Feb 6

A Collection of Creative Decisions

by: Laura Kochman

Change the narrative and you’ll change the world around you. At Mural Arts, we work to amplify the stories that don’t always get told—because they’re part of the narrative, too.

We just finished a mural at Einstein Long-Term Structured Residence (LTSR), where artist James Burns held frequent workshops over the last year for our Porch Light program. The LTSR provides long-term care to adult patients with chronic mental illness, many of whom are non-verbal. We can’t tell their stories for them, but they were able to express themselves through cut paper composition, monoprints made from ink and plastic, and, of course, paint. The resulting mural based on their designs is a collage: a beautiful representation of the conversations we can have through art. Here’s more of the conversation:

Jessica Lewis-Turner, Porch Light Project Manager: 

At a paint day for residents, I sat across from a father and daughter who were painting together. They were visiting his mother, who painted with them for a little while and then went to get a snack. The father and daughter, still absorbed in painting, talked for a while about what it was like for him to grow up alone with his mother, and how hard he had to fight to get her care.

At the end of the conversation, the father said, ‘I don’t know why we never talked about this,’ and made a few comments about how the painting must have made him talkative. It spoke to me about the way that concentrating on artwork draws out the conversations that people need to have around mental health.

A Porch Light paint day at the Corporal Michael J. Crescenz VA Medical Center. Photo by Steve Weinik.

James Burns, Artist: 

“When I first visited the LTSR back in 2012, I had had very limited time to spend with the folks who lived onsite. This past year in 2018, I had an opportunity to engage with the individuals who live there in an exciting way. We did a series of art activities together, delving into collage, painting, drawing, and printmaking.

I began to see the visual language that existed, not only though the work that we did together, but also the work that lived in the art room where the art therapist worked with the residents. It wasn’t long before I was able to identify the unique work of each resident artist, and it was clear that the folks living here highly valued opportunities to be creative.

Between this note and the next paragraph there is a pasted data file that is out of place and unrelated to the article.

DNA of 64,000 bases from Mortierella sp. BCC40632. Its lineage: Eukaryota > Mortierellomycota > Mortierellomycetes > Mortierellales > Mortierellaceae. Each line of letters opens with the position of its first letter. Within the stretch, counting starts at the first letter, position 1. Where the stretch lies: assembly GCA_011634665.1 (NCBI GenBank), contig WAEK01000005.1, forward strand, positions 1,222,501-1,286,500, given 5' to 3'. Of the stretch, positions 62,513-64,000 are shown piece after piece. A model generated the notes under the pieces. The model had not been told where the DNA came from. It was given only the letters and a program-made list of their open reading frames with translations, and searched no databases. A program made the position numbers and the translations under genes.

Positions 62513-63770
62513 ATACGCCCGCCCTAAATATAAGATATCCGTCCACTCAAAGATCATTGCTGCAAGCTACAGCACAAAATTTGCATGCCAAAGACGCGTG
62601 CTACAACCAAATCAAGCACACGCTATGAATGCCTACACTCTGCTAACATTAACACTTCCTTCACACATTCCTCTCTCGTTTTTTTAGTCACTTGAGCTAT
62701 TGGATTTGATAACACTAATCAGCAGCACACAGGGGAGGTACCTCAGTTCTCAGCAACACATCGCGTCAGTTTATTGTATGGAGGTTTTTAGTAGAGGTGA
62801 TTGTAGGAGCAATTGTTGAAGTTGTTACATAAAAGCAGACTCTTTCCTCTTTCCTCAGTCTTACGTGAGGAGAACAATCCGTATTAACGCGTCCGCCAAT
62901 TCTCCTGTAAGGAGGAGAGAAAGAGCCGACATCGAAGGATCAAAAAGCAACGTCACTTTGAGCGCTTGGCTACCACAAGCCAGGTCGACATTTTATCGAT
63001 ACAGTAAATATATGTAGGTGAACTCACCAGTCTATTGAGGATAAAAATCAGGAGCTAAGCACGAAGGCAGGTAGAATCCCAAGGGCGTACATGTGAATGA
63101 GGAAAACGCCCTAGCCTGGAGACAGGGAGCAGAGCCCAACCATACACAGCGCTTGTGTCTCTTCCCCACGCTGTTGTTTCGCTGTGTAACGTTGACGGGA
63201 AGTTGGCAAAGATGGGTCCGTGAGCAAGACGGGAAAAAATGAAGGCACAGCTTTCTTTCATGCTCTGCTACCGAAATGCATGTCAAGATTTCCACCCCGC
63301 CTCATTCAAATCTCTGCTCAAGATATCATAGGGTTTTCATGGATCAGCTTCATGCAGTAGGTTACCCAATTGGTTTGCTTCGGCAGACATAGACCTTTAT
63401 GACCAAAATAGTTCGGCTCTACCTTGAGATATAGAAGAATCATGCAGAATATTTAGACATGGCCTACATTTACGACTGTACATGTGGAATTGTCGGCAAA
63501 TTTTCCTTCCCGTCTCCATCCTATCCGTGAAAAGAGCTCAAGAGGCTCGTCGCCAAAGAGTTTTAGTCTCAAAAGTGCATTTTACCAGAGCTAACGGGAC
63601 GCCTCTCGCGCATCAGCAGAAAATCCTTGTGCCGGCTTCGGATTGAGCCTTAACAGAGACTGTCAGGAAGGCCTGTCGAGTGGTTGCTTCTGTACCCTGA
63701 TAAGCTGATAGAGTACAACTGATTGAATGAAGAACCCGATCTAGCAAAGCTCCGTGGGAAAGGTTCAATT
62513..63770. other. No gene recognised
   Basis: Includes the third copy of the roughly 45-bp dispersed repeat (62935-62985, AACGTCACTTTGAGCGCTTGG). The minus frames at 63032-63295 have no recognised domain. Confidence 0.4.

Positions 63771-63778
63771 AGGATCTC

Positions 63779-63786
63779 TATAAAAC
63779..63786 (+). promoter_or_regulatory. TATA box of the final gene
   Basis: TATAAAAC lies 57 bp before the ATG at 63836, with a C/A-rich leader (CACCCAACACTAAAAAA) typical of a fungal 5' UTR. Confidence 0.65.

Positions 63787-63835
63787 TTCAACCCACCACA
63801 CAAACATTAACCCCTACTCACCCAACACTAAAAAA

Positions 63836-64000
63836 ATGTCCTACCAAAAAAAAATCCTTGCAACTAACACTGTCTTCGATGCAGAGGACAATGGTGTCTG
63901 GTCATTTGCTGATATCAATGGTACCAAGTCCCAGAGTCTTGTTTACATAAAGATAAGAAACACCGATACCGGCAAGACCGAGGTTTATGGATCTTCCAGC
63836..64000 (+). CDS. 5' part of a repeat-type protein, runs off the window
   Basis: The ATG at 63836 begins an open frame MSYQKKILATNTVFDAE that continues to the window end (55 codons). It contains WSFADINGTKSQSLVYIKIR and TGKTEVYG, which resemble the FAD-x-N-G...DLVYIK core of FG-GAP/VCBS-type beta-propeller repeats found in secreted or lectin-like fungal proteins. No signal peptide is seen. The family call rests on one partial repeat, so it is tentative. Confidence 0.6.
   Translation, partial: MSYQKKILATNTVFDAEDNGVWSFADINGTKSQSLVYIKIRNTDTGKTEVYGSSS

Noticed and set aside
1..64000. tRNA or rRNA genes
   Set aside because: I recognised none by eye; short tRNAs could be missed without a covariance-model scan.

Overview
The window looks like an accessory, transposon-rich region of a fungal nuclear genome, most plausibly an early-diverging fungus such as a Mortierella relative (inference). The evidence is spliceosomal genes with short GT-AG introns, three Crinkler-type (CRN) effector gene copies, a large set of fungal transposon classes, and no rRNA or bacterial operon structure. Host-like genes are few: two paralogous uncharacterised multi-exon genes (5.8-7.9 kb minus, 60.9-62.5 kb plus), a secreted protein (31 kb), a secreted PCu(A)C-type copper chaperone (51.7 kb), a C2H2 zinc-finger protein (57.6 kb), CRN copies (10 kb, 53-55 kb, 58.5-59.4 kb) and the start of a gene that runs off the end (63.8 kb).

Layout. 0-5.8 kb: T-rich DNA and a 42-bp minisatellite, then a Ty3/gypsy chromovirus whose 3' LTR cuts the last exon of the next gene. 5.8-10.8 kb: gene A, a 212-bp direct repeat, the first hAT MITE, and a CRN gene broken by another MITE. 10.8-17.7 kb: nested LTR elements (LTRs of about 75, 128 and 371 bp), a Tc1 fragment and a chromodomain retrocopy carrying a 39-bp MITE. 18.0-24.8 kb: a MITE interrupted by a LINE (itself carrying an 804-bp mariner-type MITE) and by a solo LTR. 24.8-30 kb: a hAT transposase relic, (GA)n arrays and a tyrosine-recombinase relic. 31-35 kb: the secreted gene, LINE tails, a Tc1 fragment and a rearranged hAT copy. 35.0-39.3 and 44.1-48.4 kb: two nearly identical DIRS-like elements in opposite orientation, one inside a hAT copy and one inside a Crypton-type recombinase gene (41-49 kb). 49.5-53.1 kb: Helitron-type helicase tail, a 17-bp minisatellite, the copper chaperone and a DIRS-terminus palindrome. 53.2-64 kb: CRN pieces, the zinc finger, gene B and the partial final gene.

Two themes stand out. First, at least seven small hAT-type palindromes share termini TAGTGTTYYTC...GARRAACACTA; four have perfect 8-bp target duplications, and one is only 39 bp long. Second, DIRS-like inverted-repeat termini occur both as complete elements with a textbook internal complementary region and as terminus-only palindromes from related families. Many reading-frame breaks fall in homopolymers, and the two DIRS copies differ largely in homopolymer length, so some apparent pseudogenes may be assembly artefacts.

“It was wonderful to be able to collaborate on this project. It feels great be able to bring the vibrant work that lives in the building out onto the street to share with the community. And even more, the community’s response to the work has been heartwarming.”

Artist James Burns speaks at the dedication for A Collection of Creative Decisions, designed in partnership with residents at Einstein's Long-Term Structured Residence. Photo by Steve Weinik.

Hope Irion, Einstein LTSR Art Therapist*: 

“I had the pleasure of working with Porch Light during their first year of engagement with Einstein Hospital’s LTSR. As the art therapist working with residents at the time, I had the privilege of witnessing and supporting their creative self-expression on a daily basis. Each resident’s narrative is unique, and their artwork is a window into their creativity, resilience, and lived experience coping with a mental illness. The Porch Light programming, led by the incredibly talented artist James Burns, amplified the voices of our residents and gave them a platform to express themselves on a larger scale out in the community.

Not only did the mural painting process provide our residents with a novel and exciting experience, but it also communicated the truth: that their stories and experiences are important and valuable. Seeing their work enlarged on a wall out in the community reaffirmed this message in such a powerful and inspiring way.

*During the 2018 workshops at the provider site.

Porch Light programming at Einstein LTSR continues through 2019, when we'll begin work on a second mural with the community. 

 


A Collection of Creative Conversations was funded by City of Philadelphia Department of Behavioral Health and Intellectual disAbility Services, Patricia Kind Family Foundation, and Stavros Niarchos Foundation. The Porch Light program is a collaboration between Mural Arts Philadelphia and the Department of Behavioral Health and Intellectual disAbility Services.

Last updated: Feb 6, 2019

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